We casually refer to a minor annoyance in life as a “pain in the neck,” but as anyone with neck pain will tell you, it’s far from minor and much more painful and debilitating than an annoyance. If you’ve got it, you want relief now and I’m going to show you how to get it. I was forced to become an expert in chronic muscle and tendon pain to cope with muscle tightness and tendonitis from Lyme disease. For years, I would pull a muscle about every other month which sometimes left me in bed for three days at a time (often from neck pain). Once, I pulled a muscle after sneezing! Finally though, I’ve got it licked and I want to share with you what I learned.
Currently, one third of us suffer from chronic neck or shoulder pain, and this figure is predicted to increase as computer work, cell phones, and the myriad of other gadgets we now use force us to crane our necks forward for much more of each day than ever before. We will literally be in a world of hurt.
Historically, neck and shoulder pain have been an older person’s complaint, but clinics are experiencing a rise in younger patients with neck and shoulder complaints. According to Elite Myotherapy, “The impact that poor posture during tablet computers and smart phone use are having on small children and teenagers is an increasing health problem and one that more parents need to be aware of and manage.”
Because many cases of neck pain are related to posture, it can be difficult to distinguish which is which. Shoulder specialist, Eric Ricchetti, MD, of Cleveland Clinic’s Department of Orthapedaedic Surgery, states that, “People may come in with shoulder pain when they really have a neck problem.” The reporting system of the body (and patients) can be unreliable so neck and shoulder pain commonly overlap. We can add in neck pain’s connection with headaches, too, to the mix of suffering that’s hard to tease apart.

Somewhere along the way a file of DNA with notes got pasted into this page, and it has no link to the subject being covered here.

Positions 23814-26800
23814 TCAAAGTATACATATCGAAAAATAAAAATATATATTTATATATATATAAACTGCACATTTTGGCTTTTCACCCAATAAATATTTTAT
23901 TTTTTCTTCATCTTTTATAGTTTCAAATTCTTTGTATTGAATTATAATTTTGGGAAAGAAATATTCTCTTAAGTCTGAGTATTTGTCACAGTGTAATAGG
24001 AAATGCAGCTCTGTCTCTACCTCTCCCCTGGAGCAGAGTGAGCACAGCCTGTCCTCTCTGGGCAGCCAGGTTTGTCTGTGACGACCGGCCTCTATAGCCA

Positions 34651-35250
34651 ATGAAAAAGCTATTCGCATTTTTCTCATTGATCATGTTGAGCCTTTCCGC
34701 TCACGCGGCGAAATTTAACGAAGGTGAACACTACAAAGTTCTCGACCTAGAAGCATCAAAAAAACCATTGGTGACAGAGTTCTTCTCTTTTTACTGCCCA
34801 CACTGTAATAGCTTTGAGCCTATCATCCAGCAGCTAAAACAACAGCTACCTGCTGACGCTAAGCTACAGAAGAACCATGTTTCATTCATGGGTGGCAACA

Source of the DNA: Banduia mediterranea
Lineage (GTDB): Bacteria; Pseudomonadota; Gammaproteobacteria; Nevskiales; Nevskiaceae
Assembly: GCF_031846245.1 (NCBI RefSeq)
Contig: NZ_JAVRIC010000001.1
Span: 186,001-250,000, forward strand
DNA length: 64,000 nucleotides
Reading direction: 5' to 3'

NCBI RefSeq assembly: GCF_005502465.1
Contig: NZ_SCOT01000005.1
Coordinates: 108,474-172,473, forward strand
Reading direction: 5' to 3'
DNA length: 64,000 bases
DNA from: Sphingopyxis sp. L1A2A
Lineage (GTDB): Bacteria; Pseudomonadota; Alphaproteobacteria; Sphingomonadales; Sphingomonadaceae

Anatomy of the neck and shoulders
Understanding some of the basics of the body helps us manage our conditions and treatments more effectively.
By a beautiful design in nature that allows us to turn our head and see in all directions, our neck is engineered to be a bit unstable. Perhaps to balance this, the muscles in the neck are some of the fastest, most forceful muscles in the body, and have some of the greatest endurance of any muscles. The muscles of the head and neck control important, everyday tasks such as facial expressions, talking, chewing and swallowing and even the movement of the eyes.
The neck and shoulders are structured in such a way that they are entirely dependent on alignment and balance between the muscles and fascia that bind them together while allowing for movement.
All this depends on proper posture. But these days, who’s got proper posture? Maybe someone living in the jungle in Africa who doesn’t have a cell phone and laptop. Below, I’m going to show you how you can begin to correct your posture.
First, let’s look at the tough and resilient design around your neck. The bones of the chest and upper back work together to form a strong, protective cage around the vital thoracic organs such as the heart and lungs. This durable cage is the anchor of our neck, shoulders and head and is composed of powerful muscles designed to protect those vital organs and vulnerable systems in our bodies.
The cervical spine, collarbone (clavicle), and shoulder blade (scapula, or scap) form the skeletal infrastructure of the neck and shoulders. The neck is formed by seven bones stacked one on top of the other.
The trapezius (traps), levator scapulae, scalene and the sternocleidomastoid (SCM) muscles form the muscular structure of the neck and shoulders. These upper back, shoulder and neck muscles travel in all directions which allows for greater range of motion and movement in the neck and shoulders. When poor posture, injury, or trauma disrupt the balance between muscles and fascia, bones are forced out of position, causing muscles to spasm, range of motion to be limited and pain to develop as cervical and other nerves are affected.
Causes of neck pain
With so many of us gazing into computers or staring down at our smart phones most of the day, it’s no wonder data from the Centers for Disease Control and Prevention reports that nearly 20 percent of us have experienced neck pain within the past three months.